From the future we want to the future we choose: highlights of the Third Global Meeting of the Mountain Partnership at Rio+20


Mountain Partnership @ Rio+20


Rio de Janeiro (Brazil) Over 70 representatives of governments, IGOs and NGOs sat together as equals at the Third Global Meeting of the Mountain Partnership held on 19 June 2012, in the spirit of the type 2 initiative that was established 10 years ago in Johannesburg by the United Nations. Participants in the meeting filled up the auditorium of the Mountain Pavilion, set up at the Athletes’ Park in Rio de Janeiro.


Held eight years after the Second Global Meeting in Cusco (Peru) in 2004, some members found the moment historic, in light of the momentum generated by the sustainable development talks at Rio+20 on the future we want. “Three paragraphs on mountains now form part of the outcome document,* and that is largely our collective achievement as members of this Partnership,” said Ambassador Acharya of Nepal’s Mission to the United Nations in his keynote speech.


Lasting about three hours, the meeting included a video message by Reinhold Messner, first ambassador of the Mountain Partnership. Synergy, holistic cooperation and collaborative implementation were among the recurring keywords of the meeting. “The Heads of State here at Rio speak about the weather, climate, water and biodiversity. Which points to a single thing: mountains,” affirmed Carlos Minc, State Environment Secretary of Rio de Janeiro and former Minister of Environment of Brazil. “This means specific policies for creating national parks and responsible ecotourism. The government of Brazil adheres to the ideals of the Mountain Partnership and wishes to become a member.”


Minister Ferrarese from Italy’s Ministry of Foreign Affairs, referred to a meeting to be held on 22 June at the Mountain Pavilion, in which Small Island States would be meeting the Mountain Partnership. “The future Italy wants for the Mountain Partnership is to see it evolving and becoming more and more comprehensive, not only in terms of those stakeholders that currently are featured in the membership but also of those that fit in the vision”, he said.


The meeting opened with an acknowledgement of the good spirit and achievements of the Partnership. “This explains why the Mountain Partnership is one of the few type 2 arrangements still surviving after Johannesburg,” said Manuel Bessler, Assistant Director General, Swiss Agency for Development and Cooperation (SDC). Further to the evaluation commissioned by SDC on the work of the Mountain Partnership Secretariat, he suggested areas for improvement. In particular, Mr Bessler recommended that the Mountain Partnership Secretariat should provide “a guiding light” for the people living in, and loving, the mountains.  “For the future we want to happen, I propose heading towards a renewed global mountain agenda,” said Mr Bessler, “with clear and measurable targets, responsibilities and deliverables.”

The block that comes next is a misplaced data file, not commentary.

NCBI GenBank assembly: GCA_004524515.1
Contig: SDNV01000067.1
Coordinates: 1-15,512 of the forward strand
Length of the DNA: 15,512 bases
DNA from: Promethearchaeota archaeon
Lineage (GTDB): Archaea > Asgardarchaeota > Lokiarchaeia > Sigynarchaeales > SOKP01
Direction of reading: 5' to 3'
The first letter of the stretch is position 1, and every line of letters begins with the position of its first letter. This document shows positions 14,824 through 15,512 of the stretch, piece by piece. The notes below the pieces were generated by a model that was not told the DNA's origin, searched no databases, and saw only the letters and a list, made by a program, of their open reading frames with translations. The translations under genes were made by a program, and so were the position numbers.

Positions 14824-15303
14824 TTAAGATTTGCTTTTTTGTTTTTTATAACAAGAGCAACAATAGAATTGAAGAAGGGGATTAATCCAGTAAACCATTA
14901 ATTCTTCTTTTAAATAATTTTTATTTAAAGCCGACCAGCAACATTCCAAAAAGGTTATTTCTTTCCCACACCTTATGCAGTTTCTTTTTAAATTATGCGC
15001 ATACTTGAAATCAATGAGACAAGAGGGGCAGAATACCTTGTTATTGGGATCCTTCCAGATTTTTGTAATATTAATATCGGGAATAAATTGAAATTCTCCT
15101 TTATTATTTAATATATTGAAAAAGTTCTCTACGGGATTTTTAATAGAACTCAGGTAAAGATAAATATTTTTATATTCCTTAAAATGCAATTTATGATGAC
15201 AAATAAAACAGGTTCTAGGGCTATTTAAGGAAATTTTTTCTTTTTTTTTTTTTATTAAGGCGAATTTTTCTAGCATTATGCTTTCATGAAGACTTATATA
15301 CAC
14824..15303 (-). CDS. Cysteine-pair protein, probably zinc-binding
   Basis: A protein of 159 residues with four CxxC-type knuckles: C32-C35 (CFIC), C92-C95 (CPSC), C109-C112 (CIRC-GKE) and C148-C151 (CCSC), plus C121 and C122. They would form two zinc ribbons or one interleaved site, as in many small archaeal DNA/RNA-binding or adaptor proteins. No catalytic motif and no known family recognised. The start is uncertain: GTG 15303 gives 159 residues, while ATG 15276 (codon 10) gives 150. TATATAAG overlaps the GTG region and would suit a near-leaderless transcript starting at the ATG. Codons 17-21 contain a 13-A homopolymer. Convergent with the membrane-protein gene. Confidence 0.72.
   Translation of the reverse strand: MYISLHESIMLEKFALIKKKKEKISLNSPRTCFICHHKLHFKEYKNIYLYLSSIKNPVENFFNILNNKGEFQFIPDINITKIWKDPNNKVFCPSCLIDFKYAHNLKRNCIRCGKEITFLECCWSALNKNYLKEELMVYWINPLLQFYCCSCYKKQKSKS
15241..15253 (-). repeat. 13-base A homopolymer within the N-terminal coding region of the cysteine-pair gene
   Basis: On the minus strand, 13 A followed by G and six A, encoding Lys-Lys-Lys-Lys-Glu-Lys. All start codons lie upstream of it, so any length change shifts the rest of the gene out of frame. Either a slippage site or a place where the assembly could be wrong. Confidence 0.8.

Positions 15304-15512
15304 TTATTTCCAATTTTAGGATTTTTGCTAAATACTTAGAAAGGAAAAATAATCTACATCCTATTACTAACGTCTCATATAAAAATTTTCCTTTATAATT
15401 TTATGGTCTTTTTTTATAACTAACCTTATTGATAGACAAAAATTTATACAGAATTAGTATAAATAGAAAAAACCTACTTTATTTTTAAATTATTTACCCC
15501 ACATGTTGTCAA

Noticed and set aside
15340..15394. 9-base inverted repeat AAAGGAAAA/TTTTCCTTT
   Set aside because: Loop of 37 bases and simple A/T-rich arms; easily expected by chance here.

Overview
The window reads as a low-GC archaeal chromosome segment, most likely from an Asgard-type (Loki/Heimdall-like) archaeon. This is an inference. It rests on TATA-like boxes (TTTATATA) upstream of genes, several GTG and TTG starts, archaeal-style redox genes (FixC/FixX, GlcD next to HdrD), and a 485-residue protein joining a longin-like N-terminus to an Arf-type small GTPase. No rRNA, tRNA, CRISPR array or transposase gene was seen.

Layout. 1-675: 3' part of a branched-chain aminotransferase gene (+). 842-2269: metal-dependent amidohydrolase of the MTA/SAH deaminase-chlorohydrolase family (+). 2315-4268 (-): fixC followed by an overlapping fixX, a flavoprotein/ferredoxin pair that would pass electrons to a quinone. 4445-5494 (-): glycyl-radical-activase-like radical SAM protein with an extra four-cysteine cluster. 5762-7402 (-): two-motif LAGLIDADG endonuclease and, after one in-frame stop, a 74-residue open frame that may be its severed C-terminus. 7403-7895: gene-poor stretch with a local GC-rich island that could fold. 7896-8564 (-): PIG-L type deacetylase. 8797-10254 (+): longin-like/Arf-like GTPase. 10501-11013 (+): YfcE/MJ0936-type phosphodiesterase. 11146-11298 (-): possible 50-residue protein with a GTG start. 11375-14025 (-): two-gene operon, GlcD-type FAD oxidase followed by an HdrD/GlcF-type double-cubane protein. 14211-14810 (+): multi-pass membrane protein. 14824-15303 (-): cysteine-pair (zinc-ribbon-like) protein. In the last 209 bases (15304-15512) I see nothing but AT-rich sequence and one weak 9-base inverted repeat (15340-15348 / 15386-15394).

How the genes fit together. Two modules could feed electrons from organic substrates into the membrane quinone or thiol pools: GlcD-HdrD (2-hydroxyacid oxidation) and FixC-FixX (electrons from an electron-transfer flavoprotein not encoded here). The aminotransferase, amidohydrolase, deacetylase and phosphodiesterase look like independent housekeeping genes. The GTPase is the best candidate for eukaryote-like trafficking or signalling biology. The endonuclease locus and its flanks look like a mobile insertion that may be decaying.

The second part of the meeting, moderated by Marco Onida, Secretary General of the Alpine Convention, presented testimonials on the work carried out by members during the first ten years of the Partnership. “Through this Partnership we are making our voice much more strongly heard,” said Mr Onida, inviting views and comments from the floor.


Lyempo Pema Gyamtsho, Bhutan’s Minister of Agriculture and Forests, observed: “I myself was able to work for the Mountain Partnership – both for the Secretariat and as ICIMOD staff member. And I think it’s when mountains meet men that great things occur. Post Rio, we really need to set up a committee to look at mountain issues together.” Minister Gyamtsho went on to add that after the first meeting on Mountain women was held In Bhutan ten years ago, a Bhutan+10 meeting would be held in October 2012, addressing the crucial role women play in sustainable mountain development. “Thus, it’s when mountains meet women that great things occur,” he concluded. 


Advisor to Kyrgyzstan’s Minister of Environment Protection and Forestry Ismail Dairov praised the “Strategic Initiative on Climate Change and Mountain Regions” and the series of workshops organized in Latin America, Central Asia and Africa at the end of 2011with support of the World Bank. “An international meeting on climate change for members from all regions could be held in Bishkek before the next UNFCCC meeting in Doha,” was Mr Dairov’s proposal to members.